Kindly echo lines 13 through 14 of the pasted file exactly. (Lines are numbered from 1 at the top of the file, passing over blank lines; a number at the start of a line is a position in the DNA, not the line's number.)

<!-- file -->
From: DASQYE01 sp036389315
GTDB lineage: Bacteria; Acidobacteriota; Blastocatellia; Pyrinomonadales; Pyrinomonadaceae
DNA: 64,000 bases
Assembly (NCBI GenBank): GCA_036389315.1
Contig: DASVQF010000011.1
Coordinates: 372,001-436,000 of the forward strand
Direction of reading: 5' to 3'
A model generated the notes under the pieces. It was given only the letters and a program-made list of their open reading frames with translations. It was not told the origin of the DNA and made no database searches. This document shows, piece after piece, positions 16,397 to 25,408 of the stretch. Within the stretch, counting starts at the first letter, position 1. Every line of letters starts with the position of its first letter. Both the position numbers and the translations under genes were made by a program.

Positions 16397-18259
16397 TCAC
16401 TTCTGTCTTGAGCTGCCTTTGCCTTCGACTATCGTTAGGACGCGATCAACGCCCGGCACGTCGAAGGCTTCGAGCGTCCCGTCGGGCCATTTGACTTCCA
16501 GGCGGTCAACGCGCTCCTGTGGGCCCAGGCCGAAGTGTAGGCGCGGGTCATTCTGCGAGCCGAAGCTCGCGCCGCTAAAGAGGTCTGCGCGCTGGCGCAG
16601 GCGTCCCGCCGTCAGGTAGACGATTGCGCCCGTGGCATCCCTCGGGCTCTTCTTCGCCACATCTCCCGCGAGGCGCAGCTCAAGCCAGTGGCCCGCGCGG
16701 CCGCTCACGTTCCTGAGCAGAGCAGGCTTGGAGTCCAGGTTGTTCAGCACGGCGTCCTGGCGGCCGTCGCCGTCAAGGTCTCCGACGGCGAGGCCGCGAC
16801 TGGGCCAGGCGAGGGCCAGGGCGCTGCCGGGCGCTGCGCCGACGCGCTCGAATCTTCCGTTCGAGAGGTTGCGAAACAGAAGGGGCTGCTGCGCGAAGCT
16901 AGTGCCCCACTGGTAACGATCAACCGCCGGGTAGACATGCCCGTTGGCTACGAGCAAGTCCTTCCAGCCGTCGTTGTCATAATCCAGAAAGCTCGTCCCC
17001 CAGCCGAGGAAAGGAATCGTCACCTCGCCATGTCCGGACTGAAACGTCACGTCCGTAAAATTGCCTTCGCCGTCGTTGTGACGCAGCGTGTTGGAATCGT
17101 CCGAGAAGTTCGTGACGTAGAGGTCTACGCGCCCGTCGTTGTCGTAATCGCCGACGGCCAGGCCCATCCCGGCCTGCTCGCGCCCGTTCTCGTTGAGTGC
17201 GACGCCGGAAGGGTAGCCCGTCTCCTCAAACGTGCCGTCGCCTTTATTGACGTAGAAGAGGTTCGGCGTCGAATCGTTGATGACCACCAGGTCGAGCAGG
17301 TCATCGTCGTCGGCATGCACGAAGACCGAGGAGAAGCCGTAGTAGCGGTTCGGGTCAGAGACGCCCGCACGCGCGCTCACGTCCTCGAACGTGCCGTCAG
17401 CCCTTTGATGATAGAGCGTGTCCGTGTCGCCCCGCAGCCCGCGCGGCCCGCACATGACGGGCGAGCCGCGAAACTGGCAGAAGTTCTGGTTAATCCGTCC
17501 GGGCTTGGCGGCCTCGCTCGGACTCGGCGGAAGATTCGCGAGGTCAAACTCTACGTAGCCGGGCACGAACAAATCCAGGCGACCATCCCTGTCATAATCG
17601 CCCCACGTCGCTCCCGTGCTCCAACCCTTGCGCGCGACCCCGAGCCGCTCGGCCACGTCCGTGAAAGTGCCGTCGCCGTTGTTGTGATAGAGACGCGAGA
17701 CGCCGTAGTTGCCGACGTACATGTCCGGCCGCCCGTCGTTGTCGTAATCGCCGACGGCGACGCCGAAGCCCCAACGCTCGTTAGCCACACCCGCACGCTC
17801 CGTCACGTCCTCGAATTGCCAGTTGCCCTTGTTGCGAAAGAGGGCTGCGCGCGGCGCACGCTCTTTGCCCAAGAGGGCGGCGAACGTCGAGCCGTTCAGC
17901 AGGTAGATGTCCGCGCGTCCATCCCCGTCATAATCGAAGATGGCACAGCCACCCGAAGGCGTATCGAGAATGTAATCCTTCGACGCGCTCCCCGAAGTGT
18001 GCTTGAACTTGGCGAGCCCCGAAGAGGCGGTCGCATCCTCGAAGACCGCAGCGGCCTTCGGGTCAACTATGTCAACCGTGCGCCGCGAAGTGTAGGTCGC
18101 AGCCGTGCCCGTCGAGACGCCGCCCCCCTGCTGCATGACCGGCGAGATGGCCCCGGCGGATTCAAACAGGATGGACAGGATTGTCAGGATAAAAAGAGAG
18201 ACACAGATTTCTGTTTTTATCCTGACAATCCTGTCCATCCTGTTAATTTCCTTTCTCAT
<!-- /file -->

16601 GCGTCCCGCCGTCAGGTAGACGATTGCGCCCGTGGCATCCCTCGGGCTCTTCTTCGCCACATCTCCCGCGAGGCGCAGCTCAAGCCAGTGGCCCGCGCGG
16701 CCGCTCACGTTCCTGAGCAGAGCAGGCTTGGAGTCCAGGTTGTTCAGCACGGCGTCCTGGCGGCCGTCGCCGTCAAGGTCTCCGACGGCGAGGCCGCGAC